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New Study Shows Association Between Migraines, Hearing Loss, and Tinnitus

Do you struggle with migraines? Do you have ringing in your ears? If so, you are not alone. A new study has found an association between migraines, hearing loss, and tinnitus.
First, let’s briefly review each of these conditions. A migraine is a type of headache that can cause severe throbbing pain or a pulsing sensation. Migraines are often accompanied by nausea, vomiting, and extreme sensitivity to light and sound. Some migraine attacks last hours, while others last for days. Migraine pain can be severe enough to interfere with daily life.
Hearing loss occurs when you cannot hear as well as a person with normal hearing. Common symptoms include muffled sounds and speech, difficulty understanding words, frequently asking others to speak louder or more clearly, needing to turn up the volume on the TV or radio, withdrawing from conversations, and avoiding social situations.
Tinnitus occurs when you hear ringing or another sound in your ears, yet an external sound is not present. Although ringing is the most common term used to describe tinnitus, the condition may also present itself as a sound like buzzing, humming, hissing, roaring, or clicking in the ears.
The recent study, based in California, examined nearly 13,000 subjects. The data was collected from the US National Health and Nutrition Examination Survey database. Researchers used data from 1999-2004, as the survey questions from those years included a question regarding migraines. All of the participants were aged 18-65 and 52.9 percent were female.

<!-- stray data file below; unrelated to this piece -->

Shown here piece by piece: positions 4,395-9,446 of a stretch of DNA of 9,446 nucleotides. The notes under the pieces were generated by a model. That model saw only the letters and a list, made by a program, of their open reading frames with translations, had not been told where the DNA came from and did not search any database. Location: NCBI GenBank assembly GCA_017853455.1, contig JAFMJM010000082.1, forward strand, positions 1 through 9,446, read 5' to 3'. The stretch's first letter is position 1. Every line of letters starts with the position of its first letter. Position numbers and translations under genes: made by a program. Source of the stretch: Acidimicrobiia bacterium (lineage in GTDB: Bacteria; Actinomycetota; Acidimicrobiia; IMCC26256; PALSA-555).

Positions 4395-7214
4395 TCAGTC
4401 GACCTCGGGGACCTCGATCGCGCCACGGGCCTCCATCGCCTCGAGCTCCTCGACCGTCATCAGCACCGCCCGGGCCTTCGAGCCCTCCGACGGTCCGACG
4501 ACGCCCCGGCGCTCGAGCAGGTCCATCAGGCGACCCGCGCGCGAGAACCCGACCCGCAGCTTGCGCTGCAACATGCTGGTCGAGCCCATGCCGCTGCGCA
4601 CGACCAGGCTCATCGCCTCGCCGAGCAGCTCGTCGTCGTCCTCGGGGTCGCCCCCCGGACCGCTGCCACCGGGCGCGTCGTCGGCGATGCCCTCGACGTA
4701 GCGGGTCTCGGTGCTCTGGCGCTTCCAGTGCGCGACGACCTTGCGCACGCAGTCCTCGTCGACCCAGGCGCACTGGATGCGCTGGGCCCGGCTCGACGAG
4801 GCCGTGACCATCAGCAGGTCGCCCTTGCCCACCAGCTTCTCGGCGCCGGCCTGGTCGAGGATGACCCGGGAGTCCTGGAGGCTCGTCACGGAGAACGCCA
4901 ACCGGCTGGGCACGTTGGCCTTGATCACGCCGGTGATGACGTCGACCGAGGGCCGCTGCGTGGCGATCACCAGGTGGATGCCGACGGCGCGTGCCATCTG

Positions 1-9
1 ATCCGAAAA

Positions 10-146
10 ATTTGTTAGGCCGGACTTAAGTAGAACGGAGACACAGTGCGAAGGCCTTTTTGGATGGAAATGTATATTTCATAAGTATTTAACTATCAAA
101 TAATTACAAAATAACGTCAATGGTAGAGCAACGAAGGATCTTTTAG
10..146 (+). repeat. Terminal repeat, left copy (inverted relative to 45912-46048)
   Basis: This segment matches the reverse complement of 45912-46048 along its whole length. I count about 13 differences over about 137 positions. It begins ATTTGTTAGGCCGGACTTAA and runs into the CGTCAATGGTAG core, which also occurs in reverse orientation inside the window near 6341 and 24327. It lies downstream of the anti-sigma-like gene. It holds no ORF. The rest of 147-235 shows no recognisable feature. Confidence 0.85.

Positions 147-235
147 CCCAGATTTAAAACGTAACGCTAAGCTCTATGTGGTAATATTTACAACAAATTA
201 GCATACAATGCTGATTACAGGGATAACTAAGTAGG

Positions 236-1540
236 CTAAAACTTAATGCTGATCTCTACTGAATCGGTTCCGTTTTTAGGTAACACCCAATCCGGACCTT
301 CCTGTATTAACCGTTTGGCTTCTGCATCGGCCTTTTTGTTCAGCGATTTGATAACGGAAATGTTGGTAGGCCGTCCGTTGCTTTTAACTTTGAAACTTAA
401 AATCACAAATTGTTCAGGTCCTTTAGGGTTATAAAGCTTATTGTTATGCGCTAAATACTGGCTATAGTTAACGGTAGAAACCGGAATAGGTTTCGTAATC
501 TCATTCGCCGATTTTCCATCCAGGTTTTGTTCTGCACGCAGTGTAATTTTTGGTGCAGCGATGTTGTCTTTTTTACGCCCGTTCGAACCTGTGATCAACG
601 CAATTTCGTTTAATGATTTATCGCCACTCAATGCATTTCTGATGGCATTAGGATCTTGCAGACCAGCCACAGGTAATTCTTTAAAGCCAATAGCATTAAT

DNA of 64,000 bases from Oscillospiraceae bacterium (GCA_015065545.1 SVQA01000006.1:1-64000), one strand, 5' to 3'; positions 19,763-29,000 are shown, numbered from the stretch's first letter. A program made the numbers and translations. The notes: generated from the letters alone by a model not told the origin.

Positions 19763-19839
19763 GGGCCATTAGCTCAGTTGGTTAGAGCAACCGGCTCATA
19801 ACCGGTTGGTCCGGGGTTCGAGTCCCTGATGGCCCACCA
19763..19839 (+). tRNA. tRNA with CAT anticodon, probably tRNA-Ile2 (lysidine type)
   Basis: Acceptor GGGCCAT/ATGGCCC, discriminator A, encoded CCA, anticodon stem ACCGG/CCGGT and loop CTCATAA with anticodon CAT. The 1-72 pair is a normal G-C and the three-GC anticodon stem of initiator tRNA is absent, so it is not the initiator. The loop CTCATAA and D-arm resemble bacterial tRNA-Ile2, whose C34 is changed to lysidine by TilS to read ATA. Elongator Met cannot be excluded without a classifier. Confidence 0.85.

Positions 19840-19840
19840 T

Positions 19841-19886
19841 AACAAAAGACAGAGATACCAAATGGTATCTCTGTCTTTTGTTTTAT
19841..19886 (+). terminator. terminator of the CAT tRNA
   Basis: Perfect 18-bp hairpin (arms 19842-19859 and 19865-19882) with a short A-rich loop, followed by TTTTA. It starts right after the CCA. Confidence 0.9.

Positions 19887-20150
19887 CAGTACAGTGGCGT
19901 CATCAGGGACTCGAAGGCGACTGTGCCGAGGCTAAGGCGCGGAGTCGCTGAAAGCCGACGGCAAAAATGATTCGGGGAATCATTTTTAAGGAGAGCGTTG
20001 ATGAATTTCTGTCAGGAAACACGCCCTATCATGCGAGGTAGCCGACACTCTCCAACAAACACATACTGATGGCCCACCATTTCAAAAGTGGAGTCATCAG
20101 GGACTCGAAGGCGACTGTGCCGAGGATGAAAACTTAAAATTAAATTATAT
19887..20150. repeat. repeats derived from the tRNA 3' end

Of a total 12,962 participants between 1999-2004, 2,657 reported suffering from migraines. Those with migraines tended to be women, slightly older, have a high body mass index (BMI), and have experience with neck pain. A total of 2,344 people reported subjective hearing loss, and 2,582 responded that they had tinnitus. Researchers found that those who suffered from migraines were more likely to also experience subjective hearing loss or tinnitus. Of those who reported subjective hearing loss, migraines were reported in 24.5 percent. The percentage of overlap was even higher among those with tinnitus; 35.6 percent of participants who reported tinnitus also reported migraines.
Furthermore, researchers found that those who suffered from migraines were more likely to experience subjective hearing loss or tinnitus than those who did not have migraines. Subjective hearing loss, tinnitus, and neck pain were all more common in migraine-sufferers than non-migraine-sufferers. Among participants with migraines, a higher proportion of those with tinnitus also had subjective hearing loss than those without tinnitus. In addition, a higher proportion of migraine-sufferers with subjective hearing loss also had tinnitus compared to those without hearing loss.
Currently, researchers do not yet fully understand the connection between these conditions. However, they believe it may be possible that the otologic effects of migraines may increase the risk for hearing loss and tinnitus in migraine-sufferers. Further research needs to be done to determine whether migraine prevention and treatment may help prevent the associated hearing loss and tinnitus.
To learn more about the link between migraines, hearing loss, and tinnitus, we welcome you to contact our hearing practice today. We are eager to care for you.

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4 Simple Steps to Protect Your Hearing Aids This Summer